I asked Barbara where my room was and she gave me brief directions.  My bedroom had a queen sized bed covered in a brightly colored Native American blanket.  The plastered walls gleamed with white-wash and the red tiles had two fuzzy rugs covering part.

A girl’s room.  My niece, Ann, gave us her space without ever knowing it.  I opened an empty closet and saw the suitcases in there. I pulled mine out and put it on the bed.  The afghan was kept carefully clean by a plastic bag. I removed it and put the suitcase back into the closet.  

Out of the window I looked at the mountains in the distance and the swathe of scrub between them and me.  The scene was shockingly peaceful and beautiful. Such a contrast to my life.

Moments wasted while I considered what it would mean for Chris and me to be trapped in the same bedroom.  If I had to, I would slip out and sleep on the couch in the living room. I sighed, picked up the afghan and returned to Barbara.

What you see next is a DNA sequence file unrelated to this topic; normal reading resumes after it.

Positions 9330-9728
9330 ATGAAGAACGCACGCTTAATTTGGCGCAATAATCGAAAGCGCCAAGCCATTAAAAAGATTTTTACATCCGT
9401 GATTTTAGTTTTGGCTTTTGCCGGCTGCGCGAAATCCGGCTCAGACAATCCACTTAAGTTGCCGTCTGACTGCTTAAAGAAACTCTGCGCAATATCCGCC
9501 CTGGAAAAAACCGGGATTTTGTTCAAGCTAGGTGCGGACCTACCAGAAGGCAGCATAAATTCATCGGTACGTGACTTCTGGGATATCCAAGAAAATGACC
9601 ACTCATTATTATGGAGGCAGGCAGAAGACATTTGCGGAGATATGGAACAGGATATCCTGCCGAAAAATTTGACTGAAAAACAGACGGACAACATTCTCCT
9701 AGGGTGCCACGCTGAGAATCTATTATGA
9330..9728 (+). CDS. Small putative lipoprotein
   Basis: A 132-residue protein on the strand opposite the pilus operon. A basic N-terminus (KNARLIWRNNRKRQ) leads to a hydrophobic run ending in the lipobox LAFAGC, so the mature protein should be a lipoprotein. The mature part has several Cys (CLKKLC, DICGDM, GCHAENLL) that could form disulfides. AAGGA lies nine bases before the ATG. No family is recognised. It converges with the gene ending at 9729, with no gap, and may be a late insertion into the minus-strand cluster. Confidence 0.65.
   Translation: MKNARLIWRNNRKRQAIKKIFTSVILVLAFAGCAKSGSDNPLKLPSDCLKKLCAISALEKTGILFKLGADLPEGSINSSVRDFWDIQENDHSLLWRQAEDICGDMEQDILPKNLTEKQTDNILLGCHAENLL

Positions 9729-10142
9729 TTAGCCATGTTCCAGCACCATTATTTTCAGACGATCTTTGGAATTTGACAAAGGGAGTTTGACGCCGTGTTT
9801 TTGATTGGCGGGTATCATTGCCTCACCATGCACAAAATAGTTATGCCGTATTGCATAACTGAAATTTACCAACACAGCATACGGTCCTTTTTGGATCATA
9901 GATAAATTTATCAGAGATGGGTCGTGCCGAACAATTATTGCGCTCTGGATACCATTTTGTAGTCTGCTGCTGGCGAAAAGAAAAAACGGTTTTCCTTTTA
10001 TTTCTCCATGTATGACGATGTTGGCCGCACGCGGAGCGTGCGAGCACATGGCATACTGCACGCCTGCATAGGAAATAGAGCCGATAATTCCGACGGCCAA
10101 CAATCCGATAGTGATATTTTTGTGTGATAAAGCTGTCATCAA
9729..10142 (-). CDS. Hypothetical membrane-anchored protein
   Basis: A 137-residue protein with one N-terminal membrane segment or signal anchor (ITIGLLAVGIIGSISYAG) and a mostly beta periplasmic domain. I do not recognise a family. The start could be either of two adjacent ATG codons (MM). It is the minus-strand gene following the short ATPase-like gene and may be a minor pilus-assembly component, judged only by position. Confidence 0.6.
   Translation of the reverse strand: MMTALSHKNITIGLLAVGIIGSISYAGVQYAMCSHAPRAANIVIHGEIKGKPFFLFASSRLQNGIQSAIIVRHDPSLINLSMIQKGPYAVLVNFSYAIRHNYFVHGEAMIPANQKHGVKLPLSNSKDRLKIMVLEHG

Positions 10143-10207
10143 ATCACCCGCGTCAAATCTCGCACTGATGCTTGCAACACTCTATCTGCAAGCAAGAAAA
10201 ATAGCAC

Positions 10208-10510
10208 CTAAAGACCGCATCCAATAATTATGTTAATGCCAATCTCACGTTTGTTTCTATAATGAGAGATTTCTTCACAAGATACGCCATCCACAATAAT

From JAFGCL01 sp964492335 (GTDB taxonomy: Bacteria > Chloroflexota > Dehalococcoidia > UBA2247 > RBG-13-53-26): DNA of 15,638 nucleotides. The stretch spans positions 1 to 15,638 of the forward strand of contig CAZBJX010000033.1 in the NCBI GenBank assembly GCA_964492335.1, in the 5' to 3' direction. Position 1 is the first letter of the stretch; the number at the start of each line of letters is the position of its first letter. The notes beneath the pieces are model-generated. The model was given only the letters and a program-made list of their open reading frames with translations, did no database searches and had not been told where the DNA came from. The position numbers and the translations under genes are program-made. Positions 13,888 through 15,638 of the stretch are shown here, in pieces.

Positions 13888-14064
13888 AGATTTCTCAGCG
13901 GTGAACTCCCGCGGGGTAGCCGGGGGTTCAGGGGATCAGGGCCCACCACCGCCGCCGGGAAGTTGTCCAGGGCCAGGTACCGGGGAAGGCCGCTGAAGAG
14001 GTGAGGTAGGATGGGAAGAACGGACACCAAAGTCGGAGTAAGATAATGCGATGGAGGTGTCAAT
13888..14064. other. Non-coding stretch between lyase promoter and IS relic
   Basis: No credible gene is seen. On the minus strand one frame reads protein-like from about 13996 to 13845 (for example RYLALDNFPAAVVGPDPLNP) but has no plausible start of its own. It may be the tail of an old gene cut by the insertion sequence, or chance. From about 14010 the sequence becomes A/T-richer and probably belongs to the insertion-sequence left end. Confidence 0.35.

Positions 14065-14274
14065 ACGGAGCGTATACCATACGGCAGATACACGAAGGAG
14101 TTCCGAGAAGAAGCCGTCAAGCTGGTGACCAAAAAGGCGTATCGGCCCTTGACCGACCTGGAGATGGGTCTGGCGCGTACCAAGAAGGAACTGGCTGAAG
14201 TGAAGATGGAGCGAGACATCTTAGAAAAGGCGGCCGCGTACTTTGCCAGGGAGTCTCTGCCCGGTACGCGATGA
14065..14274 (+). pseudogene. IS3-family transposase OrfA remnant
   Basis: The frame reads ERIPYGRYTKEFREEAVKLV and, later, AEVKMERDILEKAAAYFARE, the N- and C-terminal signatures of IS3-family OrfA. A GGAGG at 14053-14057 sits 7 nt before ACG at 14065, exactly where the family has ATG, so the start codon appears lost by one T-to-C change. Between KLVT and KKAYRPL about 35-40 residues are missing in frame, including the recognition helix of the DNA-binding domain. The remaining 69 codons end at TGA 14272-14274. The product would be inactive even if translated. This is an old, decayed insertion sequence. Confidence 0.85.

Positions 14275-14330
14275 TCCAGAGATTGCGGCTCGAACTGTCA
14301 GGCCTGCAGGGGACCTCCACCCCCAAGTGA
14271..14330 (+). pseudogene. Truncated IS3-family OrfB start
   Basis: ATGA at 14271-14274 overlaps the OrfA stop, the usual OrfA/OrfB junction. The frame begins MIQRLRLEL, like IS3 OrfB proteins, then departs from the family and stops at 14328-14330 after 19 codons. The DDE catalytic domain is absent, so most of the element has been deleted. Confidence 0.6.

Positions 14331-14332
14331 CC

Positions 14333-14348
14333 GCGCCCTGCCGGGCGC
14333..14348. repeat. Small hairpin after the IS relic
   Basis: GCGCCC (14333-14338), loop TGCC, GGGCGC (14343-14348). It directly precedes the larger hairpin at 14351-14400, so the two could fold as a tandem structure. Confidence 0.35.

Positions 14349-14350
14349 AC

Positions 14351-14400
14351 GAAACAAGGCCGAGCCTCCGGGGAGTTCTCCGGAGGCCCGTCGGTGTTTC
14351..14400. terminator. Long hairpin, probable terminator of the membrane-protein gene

I crocheted the afghan from lightweight alpaca wool in earth tone shades I remembered from times I visited Matt and Barbara.  Rows of taupe, sand, blush pink, beige and white were interspersed with sky blue. The blanket was soft and lightweight enough to ward of the chill of sickness without being too heavy for the desert summers.

I handed the blanket to her and she buried her face in the soft folds.  “It is just gorgeous. Thank you, so much, Anne.”

“Where are Matt and Chris?” I asked her.

“They went to gas up the car and Matt told me that he and Chris are going to Starbucks for coffee and a stern talking to.”

“Maybe it will help.  He still texts her and talks to her on the phone whenever he thinks I cannot hear.  He talks to me a little bit, but…” I let the sentence trail away. Barbara had enough to worry about without me burdening her with my troubles.

“Do you think you can reconcile your differences?”  Barbara asked.